parry

verb
par·​ry | \ ˈper-ē, ˈpa-rē\
parried; parrying

Definition of parry

intransitive verb

1 : to ward off a weapon or blow parried forcefully and knocked his opponent's sword out of his hand
2 : to evade or turn aside something can parry and thrust … without losing the thread of his argument— Stewart Cockburn

transitive verb

1 : to ward off (something, such as a blow) parried the thrust of his opponent's sword
2 : to evade especially by an adroit answer parried the question

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Other Words from parry

parry noun

What do parry, parapet, and parasol have in common?

Parry (which is used in fencing, among other applications) probably comes from parez, a form of the French verb parer, meaning "to guard or ward off." Its history can be compared with that of two other English words: parapet and parasol. Those two terms go back to an Italian word (parare) that means "to shield or guard." (A parapet shields soldiers and a parasol wards off the sun.) All three—parry, parapet, and parasol—can ultimately be traced to the Latin parare, meaning "to prepare." And they're not alone. Other descendants of the Latin term include apparatus, disparate, emperor, and even prepare.

Examples of parry in a Sentence

He parried the thrust of his opponent's sword. He parried and then threw a punch. She cleverly parried the reporters' questions.
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Recent Examples on the Web

Officials in San Jose, Calif., have tried to parry that offensive by fast-tracking installations for carriers that have agreed to help fund a local internet-access initiative. Drew Fitzgerald, WSJ, "Across the U.S., 5G Runs Into Local Resistance," 13 Sep. 2018 In the midst of a week that has seen May parrying threats to her hold on power, Trump second-guessed her handling of the main issue on her plate: how Britain should cut its ties to the European Union. BostonGlobe.com, "At NATO, Trump claims allies make new defense spending commitments after he upends summit," 13 July 2018 Sanchez injected a fresh dose of dynamism to Manchester United and scored — immediately after a penalty was parried — on his debut to seal a 2-0 victory over Huddersfield. USA TODAY, "Mkhitaryan, Sanchez prosper at new homes after transfer swap," 3 Feb. 2018 Paula, uncommonly serious, seems not only aware but also wary of both her father’s gaze and ours—quick to meet and parry them with her own. Gabriella Fuller, ELLE Decor, "Photographer Hendrik Kerstens Is a Modern Day Dutch Master," 16 Oct. 2018 Mnuchin parried questions from Hensarling and several others about how the administration is weighing economic damage into its decision-making by assuring them that Trump officials are focused on the matter. Tory Newmyer, Washington Post, "The Finance 202: Mnuchin is in denial about the pain Trump's tariffs are inducing," 13 July 2018 Cavani sealed the win on 90 minutes by tapping home the rebound, after Akinfeev had parried Godin's header. Chicago Tribune, chicagotribune.com, "Uruguay win group as Suarez inspires 3-0 win over 10-man Russia," 25 June 2018 Programs parry the loss of depth but searching for their own transfer. Paul Myerberg, USA TODAY, "Quarterback transfers altering college football's landscape because 'culture has changed'," 29 June 2018 Ajax winger Hakim Ziyech was twice denied by saves from Ukraine goalkeeper Andriy Pyatov, who pushed away a powerful rising shot in the 83rd minute and parried a first-half effort against the post. Graham Dunbar, chicagotribune.com, "Morocco held by Ukraine in World Cup prep friendly," 31 May 2018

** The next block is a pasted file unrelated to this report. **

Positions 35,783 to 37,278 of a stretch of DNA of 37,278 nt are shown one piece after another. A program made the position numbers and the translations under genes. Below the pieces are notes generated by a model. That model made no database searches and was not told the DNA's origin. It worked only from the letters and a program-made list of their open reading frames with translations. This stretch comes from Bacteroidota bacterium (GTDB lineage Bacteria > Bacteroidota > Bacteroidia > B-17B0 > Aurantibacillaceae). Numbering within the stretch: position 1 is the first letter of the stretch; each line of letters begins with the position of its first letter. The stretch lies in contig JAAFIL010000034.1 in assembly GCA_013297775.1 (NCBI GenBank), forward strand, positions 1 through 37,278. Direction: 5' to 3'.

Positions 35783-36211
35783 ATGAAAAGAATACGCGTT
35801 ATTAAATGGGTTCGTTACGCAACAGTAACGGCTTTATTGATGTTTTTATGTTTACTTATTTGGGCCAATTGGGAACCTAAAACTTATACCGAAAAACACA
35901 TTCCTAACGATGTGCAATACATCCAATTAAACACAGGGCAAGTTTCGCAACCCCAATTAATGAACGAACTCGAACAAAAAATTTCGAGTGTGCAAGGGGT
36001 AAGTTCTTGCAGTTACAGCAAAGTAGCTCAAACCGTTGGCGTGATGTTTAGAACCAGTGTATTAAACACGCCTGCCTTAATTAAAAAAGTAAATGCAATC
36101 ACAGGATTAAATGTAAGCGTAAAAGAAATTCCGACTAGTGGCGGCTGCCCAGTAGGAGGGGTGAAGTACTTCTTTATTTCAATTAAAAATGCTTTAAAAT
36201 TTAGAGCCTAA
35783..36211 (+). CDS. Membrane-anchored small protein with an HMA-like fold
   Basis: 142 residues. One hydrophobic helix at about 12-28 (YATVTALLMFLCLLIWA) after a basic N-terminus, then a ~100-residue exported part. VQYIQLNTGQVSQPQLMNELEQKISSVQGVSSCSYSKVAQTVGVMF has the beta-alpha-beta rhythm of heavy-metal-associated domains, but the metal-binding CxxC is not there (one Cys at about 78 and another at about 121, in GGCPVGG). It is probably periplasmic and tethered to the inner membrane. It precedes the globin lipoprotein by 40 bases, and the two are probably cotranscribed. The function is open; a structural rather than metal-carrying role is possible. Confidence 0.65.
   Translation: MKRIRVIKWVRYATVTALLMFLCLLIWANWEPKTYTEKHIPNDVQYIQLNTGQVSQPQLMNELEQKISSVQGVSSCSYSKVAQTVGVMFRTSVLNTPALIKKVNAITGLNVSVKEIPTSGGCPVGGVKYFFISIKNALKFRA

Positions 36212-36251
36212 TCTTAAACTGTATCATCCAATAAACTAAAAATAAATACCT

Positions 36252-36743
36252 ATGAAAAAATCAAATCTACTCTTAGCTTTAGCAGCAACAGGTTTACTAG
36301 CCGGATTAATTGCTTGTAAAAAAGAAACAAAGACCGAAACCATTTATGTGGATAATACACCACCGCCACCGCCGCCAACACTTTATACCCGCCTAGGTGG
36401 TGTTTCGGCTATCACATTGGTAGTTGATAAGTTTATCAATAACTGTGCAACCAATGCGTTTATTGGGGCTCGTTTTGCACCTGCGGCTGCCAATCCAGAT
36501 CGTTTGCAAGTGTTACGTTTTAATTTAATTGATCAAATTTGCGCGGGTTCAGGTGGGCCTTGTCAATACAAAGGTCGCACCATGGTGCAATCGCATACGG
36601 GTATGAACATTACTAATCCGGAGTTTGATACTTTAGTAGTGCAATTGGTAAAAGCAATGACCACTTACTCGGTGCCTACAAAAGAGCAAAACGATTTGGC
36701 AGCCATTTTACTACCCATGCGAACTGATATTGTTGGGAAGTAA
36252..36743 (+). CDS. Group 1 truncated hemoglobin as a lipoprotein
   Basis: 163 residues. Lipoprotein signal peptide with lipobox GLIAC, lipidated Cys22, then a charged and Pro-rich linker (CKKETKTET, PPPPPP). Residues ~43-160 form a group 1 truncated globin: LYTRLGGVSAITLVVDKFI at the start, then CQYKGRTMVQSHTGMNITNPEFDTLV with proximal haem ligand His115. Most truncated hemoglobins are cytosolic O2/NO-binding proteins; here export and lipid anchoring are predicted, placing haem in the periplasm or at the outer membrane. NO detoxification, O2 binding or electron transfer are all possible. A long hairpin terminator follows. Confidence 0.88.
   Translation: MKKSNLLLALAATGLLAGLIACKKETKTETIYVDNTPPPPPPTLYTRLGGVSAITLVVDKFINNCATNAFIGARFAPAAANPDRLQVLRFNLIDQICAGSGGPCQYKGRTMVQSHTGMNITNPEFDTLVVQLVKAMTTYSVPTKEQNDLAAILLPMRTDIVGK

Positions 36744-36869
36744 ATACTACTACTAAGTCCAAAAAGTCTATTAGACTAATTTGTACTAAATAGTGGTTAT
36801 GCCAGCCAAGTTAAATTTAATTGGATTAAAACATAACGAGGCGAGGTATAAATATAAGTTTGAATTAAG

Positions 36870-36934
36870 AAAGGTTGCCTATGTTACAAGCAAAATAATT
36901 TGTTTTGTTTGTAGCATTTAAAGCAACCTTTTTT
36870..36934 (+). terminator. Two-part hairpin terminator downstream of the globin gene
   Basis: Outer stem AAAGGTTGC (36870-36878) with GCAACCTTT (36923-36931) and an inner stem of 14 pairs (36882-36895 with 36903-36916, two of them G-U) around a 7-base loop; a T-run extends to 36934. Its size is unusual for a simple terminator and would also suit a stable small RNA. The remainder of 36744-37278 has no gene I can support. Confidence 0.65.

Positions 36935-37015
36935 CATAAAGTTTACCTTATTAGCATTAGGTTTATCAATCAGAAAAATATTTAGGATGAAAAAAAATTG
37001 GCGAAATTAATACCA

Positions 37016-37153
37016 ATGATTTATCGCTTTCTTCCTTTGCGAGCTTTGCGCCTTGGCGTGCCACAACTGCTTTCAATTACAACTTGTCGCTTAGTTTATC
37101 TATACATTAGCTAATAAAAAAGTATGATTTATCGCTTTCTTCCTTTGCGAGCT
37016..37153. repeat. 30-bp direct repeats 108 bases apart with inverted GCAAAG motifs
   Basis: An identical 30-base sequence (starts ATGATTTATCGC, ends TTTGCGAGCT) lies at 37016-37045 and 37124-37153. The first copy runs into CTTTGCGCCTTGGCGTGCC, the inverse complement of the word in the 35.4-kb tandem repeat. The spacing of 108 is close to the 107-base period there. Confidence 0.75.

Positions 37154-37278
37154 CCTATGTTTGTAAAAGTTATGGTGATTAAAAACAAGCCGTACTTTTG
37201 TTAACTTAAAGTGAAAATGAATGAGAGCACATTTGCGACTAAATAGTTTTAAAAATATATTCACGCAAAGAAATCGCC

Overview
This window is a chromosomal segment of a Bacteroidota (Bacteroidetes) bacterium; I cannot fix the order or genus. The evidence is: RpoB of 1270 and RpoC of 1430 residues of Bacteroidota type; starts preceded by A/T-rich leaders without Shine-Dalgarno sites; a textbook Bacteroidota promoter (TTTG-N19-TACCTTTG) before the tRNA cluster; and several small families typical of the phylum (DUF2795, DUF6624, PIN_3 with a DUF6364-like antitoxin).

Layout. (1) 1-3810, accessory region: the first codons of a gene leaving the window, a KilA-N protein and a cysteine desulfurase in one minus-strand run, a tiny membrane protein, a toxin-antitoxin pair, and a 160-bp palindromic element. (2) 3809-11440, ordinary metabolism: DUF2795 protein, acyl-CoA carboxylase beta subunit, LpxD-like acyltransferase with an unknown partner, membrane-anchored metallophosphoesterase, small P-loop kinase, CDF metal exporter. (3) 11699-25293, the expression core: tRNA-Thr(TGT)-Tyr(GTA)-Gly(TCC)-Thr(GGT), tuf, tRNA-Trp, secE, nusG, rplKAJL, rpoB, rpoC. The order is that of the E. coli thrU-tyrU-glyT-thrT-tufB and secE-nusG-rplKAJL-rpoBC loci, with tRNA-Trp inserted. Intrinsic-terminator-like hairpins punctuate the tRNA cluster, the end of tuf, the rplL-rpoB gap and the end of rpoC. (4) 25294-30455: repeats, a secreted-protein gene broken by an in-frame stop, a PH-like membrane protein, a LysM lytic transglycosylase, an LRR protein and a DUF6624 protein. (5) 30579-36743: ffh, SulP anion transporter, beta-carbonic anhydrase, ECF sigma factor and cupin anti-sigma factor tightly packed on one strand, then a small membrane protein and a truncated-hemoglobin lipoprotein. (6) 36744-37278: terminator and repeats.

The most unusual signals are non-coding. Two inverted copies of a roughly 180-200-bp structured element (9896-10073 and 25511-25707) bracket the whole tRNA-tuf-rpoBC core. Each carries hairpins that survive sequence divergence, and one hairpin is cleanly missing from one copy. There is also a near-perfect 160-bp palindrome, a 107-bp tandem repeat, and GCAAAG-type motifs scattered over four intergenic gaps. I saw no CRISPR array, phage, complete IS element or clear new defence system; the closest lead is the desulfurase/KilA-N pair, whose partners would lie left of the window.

These example sentences are selected automatically from various online news sources to reflect current usage of the word 'parry.' Views expressed in the examples do not represent the opinion of Merriam-Webster or its editors. Send us feedback.

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First Known Use of parry

1671, in the meaning defined at intransitive sense 1

History and Etymology for parry

borrowed from French parer "to ward off, avert" (perhaps directly from the plural imperative parez), going back to Middle French, probably borrowed from Italian parare "to prepare, adorn, avert, shield, keep out," going back to Latin parāre "to supply, provide, make ready" — more at pare

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Statistics for parry

Last Updated

5 Jan 2019

Look-up Popularity

Time Traveler for parry

The first known use of parry was in 1671

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More Definitions for parry

parry

verb

English Language Learners Definition of parry

: to defend yourself by turning or pushing aside (a punch, a weapon, etc.)

: to avoid giving a direct answer to (a question) by being skillful or clever

parry

verb
par·​ry | \ ˈper-ē \
parried; parrying

Kids Definition of parry

 (Entry 1 of 2)

1 : to turn aside an opponent's weapon or blow
2 : to avoid by a skillful answer She parried an embarrassing question.

parry

noun
plural parries

Kids Definition of parry (Entry 2 of 2)

: an act or instance of skillfully avoiding something

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More from Merriam-Webster on parry

Rhyming Dictionary: Words that rhyme with parry

Spanish Central: Translation of parry

Nglish: Translation of parry for Spanish Speakers

Comments on parry

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